FIANNA FÁIL’S FINANCE spokesperson Michael McGrath TD has said that he does not share his party leader’s views on the Eighth Amendment.
McGrath told RTÉ’s Today with Seán O’Rourke that he favours the Eighth Amendment being replaced in the constitution, not repealed.
Fianna Fáil leader Micheál Martin told the Dáil on Thursday that he has come to the view that the Eighth Amendment has caused “real damage to Irish women“ and should be repealed.
Speaking this morning, McGrath said he felt that removing the amendment would lead to an “unknown” because the government cannot guarantee what legislation would be passed afterwards.
“If the question is that there would be a full repeal of the amendment with the intention to replace it with legislation providing for unrestricted access to abortion up to 12 weeks, then that is something that I cannot support, I believe it is a step too far,” he said.
“I genuinely believe that where we appear to be going with this question is actually not where the majority of the Irish people sit on this question.”
One serious concern I have is that if the question is full repeal of the Eighth Amendment and the government publishes indicative legislation providing for abortion up to 12 weeks, people really if they pass that referendum will be signing up to an unknown because there is no certainty that that is where the legislation will finally fall.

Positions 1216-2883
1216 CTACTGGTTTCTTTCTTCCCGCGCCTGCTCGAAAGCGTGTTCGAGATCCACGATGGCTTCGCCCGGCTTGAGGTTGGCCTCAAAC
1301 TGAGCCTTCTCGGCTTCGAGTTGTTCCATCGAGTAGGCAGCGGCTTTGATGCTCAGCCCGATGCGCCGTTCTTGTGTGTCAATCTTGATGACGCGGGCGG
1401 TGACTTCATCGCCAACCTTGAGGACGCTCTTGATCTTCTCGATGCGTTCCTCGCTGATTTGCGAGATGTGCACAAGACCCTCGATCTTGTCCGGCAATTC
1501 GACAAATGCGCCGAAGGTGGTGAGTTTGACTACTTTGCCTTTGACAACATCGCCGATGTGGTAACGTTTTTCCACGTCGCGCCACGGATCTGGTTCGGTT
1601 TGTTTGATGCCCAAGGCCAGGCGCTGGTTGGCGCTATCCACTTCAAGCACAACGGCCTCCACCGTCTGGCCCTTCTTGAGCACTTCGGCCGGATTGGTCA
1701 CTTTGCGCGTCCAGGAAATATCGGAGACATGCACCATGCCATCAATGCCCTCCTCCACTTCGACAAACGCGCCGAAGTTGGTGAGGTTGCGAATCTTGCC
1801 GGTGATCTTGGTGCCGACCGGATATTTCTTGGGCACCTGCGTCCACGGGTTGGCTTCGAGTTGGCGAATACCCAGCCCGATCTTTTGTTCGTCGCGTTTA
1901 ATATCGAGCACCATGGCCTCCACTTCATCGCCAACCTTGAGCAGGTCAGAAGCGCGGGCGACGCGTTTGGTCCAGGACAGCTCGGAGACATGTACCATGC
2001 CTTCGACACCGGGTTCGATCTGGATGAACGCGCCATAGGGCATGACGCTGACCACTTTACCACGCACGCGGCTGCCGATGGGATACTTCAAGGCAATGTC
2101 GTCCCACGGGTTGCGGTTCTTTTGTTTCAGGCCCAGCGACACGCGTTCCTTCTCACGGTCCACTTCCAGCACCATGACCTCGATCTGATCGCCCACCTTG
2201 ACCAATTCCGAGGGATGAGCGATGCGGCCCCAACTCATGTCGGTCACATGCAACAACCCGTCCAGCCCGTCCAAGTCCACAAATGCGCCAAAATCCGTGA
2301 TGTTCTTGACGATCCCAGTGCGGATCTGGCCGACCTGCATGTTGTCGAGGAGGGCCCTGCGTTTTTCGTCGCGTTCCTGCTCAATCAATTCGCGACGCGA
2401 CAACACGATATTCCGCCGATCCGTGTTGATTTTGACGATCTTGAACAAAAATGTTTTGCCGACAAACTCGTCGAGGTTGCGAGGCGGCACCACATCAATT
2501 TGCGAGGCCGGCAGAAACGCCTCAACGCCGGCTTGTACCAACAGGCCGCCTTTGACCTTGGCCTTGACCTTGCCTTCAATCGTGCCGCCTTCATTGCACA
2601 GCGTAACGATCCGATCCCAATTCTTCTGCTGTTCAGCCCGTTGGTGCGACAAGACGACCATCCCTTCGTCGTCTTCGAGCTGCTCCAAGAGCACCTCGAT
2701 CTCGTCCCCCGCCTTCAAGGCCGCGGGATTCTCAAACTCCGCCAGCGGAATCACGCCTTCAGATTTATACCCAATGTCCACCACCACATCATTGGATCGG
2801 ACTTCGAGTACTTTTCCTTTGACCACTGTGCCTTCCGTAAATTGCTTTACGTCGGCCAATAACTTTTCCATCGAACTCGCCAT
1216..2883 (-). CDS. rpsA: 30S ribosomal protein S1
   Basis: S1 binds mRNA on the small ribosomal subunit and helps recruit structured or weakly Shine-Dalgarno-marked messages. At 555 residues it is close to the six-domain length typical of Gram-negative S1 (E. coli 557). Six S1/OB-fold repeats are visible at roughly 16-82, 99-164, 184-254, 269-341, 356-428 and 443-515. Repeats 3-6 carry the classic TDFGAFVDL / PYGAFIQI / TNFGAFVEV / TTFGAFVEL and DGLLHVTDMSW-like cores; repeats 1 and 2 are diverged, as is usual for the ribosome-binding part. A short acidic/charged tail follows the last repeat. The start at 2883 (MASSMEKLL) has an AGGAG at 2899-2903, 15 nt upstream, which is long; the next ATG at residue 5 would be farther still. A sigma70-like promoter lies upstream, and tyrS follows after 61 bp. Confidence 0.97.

“We already heard many of those in the Dail, who would be on the repeal side, who believe that it should not rest at 12 weeks, that it should be much further,” he added.
Martin has acknowledged that not all in Fianna Fáil will agree with his personal position but added that his party has allowed members a free vote on the issue.
On Friday, Fianna Fáil TD Bobby Aylward said he wants like-minded members of the party who oppose repeal to meet and discuss how they will campaign against it.
McGrath stated today that he would not be attending that meeting and said he has not decided in what capacity he would be campaigning.
He also stated that it is natural that people have contrasting views on the issue and that he supports his party allowing members expressing differing views.
“Households will be split, there’s no doubt about that,” he said.
Speaking later to Neil Prendeville on Cork’s Red FM, Martin said there is “an absolutism and inflexibility” that is not helpful inherent in the Eighth Amendment.
He also rejected suggestions that changing Ireland’s abortion laws in the manner proposed would alter how Irish society views moral questions in this area.
“I don’t any longer buy the argument that if we change our laws we’ll somehow become like other countries or we’ll become immoral in relation to these issues, and I think that’s been overstated in the past,” he said.